I recently witnessed a grotesque ritual in my village, Rettanai, near Chennai, Tamil Nadu. We grow paddy at our farm there, and the flooded fields form a nice breeding ground for frogs and crabs which attract egrets. One evening, three young men came to our farm and asked permission to cross our farm to go to the neighboring field. They were carrying an assorted collection of stuff in their hands, and out of curiosity I asked them what they intended to do. They said they were out to hunt for birds. I decided to follow them to see what they were up to. One of the guys carried a packet of Megafuran, a powerful pesticide. He emptied part of the packet into a plastic bottle and mixed it with water to form a violet coloured liquid. He warned that this concoction was dangerous enough to kill a man, let alone a bird. The men had also brought with them a handful of earthworms. They put the earthworms into a plastic cup and poured the liquid pesticide into the cup full of writhing worms. In two seconds, the worms went motionless.
Now, the guys had their bait ready. They quietly crawled to an area where a bunch of egrets were feeding and sprinkled these worms over the area. They then cleared the area and waited for the birds to take the bait. The egrets unwittingly picked up the poisoned earthworms and swallowed them. It is astonishing how quickly the poison works. The egrets dropped dead within two seconds of swallowing the poisoned earthworms. The birds were then skinned quickly and were ready to be cooked. As one of them men held up the birds proudly, I asked him if he wasn’t worried about eating poisoned flesh. He replied that they ensure that they quickly skin the birds, and remove the intestines before the poison can reach the bird’s bloodstream.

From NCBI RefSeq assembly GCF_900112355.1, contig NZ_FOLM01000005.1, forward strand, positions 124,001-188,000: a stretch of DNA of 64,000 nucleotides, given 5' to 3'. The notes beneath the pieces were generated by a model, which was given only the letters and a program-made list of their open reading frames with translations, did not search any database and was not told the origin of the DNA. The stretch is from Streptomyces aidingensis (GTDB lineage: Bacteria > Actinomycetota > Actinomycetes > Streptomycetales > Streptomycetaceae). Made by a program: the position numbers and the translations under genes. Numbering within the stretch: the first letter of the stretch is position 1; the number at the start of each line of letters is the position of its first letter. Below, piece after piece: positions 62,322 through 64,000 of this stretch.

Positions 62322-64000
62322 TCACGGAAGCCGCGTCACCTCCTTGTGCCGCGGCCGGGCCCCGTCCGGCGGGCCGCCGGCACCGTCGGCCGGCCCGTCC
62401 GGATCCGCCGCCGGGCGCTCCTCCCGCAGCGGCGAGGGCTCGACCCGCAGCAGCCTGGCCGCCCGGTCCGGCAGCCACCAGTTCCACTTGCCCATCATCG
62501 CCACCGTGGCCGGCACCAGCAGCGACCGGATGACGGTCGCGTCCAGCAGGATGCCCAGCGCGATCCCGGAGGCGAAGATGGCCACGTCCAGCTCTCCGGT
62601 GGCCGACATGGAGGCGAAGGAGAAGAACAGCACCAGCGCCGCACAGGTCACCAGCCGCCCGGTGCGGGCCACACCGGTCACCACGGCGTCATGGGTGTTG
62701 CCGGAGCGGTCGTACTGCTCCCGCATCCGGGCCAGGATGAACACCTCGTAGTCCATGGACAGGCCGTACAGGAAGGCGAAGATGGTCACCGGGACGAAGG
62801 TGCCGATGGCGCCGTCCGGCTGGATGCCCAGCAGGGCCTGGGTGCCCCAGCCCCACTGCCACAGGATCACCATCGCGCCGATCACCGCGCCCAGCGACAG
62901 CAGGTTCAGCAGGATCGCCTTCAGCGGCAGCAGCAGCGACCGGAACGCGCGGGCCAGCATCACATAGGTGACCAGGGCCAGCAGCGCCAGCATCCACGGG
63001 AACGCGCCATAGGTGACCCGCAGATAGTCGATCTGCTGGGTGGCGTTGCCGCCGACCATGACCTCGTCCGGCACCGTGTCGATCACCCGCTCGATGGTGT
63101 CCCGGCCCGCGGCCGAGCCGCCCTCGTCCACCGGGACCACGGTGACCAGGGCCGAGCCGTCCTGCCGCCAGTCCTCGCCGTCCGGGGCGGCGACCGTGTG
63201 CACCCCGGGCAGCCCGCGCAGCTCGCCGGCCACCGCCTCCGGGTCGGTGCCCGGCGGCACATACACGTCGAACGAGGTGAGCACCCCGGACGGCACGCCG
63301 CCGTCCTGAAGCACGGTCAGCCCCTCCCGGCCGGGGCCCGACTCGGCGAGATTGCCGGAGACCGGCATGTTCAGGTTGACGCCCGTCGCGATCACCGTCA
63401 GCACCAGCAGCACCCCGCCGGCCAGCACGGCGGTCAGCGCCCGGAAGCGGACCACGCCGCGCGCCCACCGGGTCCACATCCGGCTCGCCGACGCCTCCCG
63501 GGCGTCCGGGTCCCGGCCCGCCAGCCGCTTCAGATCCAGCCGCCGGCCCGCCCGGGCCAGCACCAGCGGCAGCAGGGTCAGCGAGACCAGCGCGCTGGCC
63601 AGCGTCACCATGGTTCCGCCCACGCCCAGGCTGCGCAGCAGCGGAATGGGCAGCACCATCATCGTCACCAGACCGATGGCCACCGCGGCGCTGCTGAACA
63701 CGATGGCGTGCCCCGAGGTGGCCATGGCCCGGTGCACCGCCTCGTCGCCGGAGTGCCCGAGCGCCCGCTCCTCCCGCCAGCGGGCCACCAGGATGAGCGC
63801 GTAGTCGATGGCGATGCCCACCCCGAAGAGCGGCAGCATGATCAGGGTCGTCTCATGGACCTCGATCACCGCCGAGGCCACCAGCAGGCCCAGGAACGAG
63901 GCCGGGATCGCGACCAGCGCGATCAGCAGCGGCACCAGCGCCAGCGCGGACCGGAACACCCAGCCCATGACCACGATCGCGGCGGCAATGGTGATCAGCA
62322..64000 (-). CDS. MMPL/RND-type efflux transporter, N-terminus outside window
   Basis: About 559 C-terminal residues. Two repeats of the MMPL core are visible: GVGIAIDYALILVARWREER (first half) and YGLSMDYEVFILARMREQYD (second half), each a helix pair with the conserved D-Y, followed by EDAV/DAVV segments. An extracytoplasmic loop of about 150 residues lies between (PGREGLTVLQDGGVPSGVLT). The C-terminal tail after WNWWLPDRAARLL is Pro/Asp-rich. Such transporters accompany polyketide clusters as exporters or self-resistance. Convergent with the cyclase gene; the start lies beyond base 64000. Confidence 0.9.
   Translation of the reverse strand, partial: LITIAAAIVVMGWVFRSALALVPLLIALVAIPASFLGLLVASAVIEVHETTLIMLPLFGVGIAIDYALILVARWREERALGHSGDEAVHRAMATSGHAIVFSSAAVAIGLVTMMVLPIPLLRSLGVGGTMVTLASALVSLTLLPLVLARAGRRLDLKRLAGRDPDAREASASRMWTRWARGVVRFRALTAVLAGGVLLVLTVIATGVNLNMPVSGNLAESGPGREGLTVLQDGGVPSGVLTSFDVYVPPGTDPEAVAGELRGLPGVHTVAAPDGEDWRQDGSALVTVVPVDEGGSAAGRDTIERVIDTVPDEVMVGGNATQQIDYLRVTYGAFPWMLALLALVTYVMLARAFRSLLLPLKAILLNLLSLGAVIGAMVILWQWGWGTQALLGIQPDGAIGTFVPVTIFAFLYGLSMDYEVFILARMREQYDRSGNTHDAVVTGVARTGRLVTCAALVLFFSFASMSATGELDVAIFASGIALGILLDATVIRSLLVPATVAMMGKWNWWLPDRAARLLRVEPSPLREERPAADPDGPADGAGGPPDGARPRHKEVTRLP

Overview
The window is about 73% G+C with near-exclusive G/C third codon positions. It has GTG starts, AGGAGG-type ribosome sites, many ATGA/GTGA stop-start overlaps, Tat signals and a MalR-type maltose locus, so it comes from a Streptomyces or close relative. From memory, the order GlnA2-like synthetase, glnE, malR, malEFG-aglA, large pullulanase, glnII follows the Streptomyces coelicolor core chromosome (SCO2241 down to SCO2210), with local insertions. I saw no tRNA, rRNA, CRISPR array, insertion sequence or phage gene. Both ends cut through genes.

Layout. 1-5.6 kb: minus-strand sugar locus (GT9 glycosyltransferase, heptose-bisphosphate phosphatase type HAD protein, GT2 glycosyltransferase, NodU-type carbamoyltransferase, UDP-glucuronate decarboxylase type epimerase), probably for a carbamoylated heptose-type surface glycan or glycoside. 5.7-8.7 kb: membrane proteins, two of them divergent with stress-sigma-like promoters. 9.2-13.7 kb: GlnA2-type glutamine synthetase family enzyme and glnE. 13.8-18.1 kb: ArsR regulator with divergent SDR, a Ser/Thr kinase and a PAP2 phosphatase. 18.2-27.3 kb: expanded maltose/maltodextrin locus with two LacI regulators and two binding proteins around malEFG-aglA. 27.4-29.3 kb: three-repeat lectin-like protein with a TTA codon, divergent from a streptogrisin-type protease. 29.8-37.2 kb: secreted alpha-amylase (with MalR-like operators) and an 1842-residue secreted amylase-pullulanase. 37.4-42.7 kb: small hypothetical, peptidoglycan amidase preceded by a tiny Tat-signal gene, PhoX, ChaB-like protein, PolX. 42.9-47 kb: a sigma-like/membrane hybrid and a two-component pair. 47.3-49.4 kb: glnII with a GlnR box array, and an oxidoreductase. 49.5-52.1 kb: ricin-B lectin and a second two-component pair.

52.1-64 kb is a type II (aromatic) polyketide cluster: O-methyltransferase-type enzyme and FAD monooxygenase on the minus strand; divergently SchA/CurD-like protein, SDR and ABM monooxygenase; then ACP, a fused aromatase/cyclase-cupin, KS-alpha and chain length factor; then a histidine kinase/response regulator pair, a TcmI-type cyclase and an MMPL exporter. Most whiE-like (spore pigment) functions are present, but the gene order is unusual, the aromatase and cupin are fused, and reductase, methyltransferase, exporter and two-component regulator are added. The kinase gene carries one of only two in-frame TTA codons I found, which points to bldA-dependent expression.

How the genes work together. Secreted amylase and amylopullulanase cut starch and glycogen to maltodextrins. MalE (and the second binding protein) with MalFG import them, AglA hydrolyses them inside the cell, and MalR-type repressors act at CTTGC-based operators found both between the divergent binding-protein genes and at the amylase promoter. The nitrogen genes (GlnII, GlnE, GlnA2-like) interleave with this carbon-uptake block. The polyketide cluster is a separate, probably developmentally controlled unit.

Finally, the guys took the birds to an open area near the government run booze shop, set up a fire and barbecued them. Exotic food was now ready for their booze party.
Aren’t these birds protected under our wildlife protection acts? I learned that nobody actually complains. Farm owners turn a blind eye and indirectly encourage the killing of these birds, because they believe them to ultimately cause damage to crops. Even if they complained, they are convinced that the Police will not take this seriously and will laugh the matter away. I learned that just in the last week, this same group of men had killed 9 birds from my farm alone. I politely but sternly told them never to enter my farm and that it is strictly off limits. They got the message but unfortunately I didn’t see any regret in their eyes.
Chosen as 'Picture of the Week'
In a village near Chennai, egrets are baited using poisoned earthworms on a regular basis. The ritual is to then barbecue them quickly, as fresh, exotic meat for the evening's booze.